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The Great War (1914-1918) Forum

Remembered Today:

A Canadian soldier poet's view of late war England

John Gilinsky

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The following poem is transcribed and presented here for anyone. I have not yet tracked down who the writer was (whether he was a patient or staff member and whether he was British or Canadian but I presume the latter). Does anyone know who this man was and if the poem may have been published elsewhere say a local Buxton or Derbyshire newspaper?

“There’s Nobody Home Here In Blighty”

There’s nobody home here in Blighty

The Boys are all over in France

The girls are all busy at war work

And Mother leads Father a dance.

There’s nobody home to cook dinner

There’s not much to eat or to drink

We’re all in the worst tribulation

Society’s gone on the blink.

There’s nobody home here in Blighty

Why even the fire is out

The street lights are burning at half-mast

The gas jets just sputter about

The tram cars are running on half time

The autos they can’t run at all

The papers print nothing but headlines

Police never come when you call.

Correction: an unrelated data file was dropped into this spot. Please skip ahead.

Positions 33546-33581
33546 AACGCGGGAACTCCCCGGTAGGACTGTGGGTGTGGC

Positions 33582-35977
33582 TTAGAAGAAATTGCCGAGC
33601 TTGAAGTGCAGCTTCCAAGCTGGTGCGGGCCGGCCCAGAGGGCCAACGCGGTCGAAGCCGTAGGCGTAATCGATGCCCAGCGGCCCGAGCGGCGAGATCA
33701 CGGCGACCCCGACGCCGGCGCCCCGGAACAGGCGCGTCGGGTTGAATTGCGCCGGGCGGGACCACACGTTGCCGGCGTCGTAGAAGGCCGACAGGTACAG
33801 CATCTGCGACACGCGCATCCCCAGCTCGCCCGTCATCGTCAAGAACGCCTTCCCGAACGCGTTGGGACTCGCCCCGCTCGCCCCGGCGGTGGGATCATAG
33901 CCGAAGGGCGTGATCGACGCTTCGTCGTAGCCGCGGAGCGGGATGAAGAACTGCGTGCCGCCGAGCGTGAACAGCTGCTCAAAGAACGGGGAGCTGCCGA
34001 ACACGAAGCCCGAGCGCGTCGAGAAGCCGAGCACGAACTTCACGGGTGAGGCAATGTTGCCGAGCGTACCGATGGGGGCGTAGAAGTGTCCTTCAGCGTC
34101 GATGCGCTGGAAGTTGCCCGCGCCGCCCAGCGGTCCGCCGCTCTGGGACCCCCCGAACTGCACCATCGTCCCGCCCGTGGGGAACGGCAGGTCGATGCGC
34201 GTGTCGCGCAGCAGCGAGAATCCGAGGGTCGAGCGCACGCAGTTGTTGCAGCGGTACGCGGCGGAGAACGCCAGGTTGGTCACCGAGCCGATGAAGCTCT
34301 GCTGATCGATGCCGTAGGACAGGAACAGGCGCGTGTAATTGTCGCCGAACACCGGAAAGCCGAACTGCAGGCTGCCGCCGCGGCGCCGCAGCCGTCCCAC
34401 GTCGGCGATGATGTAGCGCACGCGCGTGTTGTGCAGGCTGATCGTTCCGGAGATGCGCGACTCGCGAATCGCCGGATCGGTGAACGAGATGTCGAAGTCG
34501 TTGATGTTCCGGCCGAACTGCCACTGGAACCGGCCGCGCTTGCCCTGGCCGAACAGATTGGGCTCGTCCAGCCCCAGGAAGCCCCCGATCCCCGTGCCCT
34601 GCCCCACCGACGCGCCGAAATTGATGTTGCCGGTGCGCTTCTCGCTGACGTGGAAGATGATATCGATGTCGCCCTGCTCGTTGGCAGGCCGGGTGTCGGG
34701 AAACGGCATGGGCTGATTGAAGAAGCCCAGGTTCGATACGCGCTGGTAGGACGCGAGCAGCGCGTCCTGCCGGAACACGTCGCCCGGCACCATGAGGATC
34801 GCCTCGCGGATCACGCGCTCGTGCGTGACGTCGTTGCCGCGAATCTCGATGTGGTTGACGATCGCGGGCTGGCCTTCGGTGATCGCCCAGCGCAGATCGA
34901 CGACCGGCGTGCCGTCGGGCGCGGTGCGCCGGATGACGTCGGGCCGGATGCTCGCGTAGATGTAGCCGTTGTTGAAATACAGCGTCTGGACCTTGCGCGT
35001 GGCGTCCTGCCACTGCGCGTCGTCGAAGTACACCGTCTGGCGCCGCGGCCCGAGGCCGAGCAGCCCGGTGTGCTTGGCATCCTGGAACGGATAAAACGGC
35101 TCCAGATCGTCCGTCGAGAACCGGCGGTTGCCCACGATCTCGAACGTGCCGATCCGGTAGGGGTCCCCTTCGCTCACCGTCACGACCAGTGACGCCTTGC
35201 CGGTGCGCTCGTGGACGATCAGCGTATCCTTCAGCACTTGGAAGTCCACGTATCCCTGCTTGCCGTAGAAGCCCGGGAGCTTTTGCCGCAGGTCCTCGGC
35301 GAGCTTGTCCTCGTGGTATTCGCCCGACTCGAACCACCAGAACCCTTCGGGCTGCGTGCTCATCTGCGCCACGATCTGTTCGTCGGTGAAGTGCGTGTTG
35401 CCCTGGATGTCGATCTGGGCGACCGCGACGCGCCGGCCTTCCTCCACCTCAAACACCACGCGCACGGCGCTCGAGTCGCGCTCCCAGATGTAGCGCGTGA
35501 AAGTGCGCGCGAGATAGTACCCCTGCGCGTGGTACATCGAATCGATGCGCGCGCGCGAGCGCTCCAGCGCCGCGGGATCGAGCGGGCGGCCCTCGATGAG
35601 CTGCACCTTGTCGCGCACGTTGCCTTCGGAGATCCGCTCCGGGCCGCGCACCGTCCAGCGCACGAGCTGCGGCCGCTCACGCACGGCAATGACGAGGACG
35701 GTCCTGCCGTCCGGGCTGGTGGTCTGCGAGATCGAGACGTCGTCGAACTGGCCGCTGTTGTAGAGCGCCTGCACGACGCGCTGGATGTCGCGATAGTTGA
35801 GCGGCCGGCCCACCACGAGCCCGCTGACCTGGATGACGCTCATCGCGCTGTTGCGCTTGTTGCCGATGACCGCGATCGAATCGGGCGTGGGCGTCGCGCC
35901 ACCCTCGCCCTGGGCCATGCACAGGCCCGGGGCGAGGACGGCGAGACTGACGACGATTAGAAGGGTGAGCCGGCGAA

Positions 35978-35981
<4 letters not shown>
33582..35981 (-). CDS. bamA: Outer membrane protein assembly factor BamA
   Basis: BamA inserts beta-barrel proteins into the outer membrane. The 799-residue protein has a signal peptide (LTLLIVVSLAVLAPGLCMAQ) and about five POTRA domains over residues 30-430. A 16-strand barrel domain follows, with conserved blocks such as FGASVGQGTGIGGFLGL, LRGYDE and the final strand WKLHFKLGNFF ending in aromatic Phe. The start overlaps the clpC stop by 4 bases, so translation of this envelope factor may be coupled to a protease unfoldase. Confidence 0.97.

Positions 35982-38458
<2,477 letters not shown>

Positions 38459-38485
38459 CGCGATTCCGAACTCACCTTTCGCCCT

There’s nobody home here in Blighty

The girls are at work making shells

There’s nobody rocking the cradle

The kiddie just lies there and yells

The young girls are turned into flappers

The boys are all busy Boy Scouts

And grandfather sits in the corner

But nobody hears when he shouts

There’s nobody home here in Blighty

The bars are all closed before nine

The girls wander round in the evening

There’s no one to take them to dine

The old men are now ten years younger

Each night with a flapper they go

And sit in a box in the circle

But not in the bald-headed row.

There’s nobody home here in Blighty

The old horse is butchered for meat

The lawn is a simple allotment

Where good things are gorwin’ to eat

The gold links are now a cow pasture

The deer park is ploughed up for corn

The trees are all down for lumber

The whole place looks sad and forlorn

There’s nobody home here in Blighty

The baker and butcher are dead

There’s drippings and lard in the butter

The cases are as heavy as lead

No sugar to put in your coffee

They say that the end is not yet

Meat scarcer than saints among winners

And white bread has turned to brunette.

There’s nobody home here in Blighty

The old maids have turned back the clocks

They visit the bed-ridden soldiers

And work night and day knitting socks

The dogs are all hid in the bracken

The cats now we never more hear

They have all got wind of the rumor

That sausage is scarcer and dear.

There’s nobody home here in Blighty

Ther’re all busy doing their bit

Old England is turned topsy-turvy

And Fritze has fit upon fit

The war bonds are selling like hot cakes

The Banks quickly gather the tin

Like Byng’s Boys, if we do our damndest

There’s nothing can stop us, we’ll win.

St. Ellerton, “B” Section, G.C.S.H.

Buxton, England

Reproduced from: “The Quebec Chronicle” Quebec, Que. April 23rd. 1918, page 2


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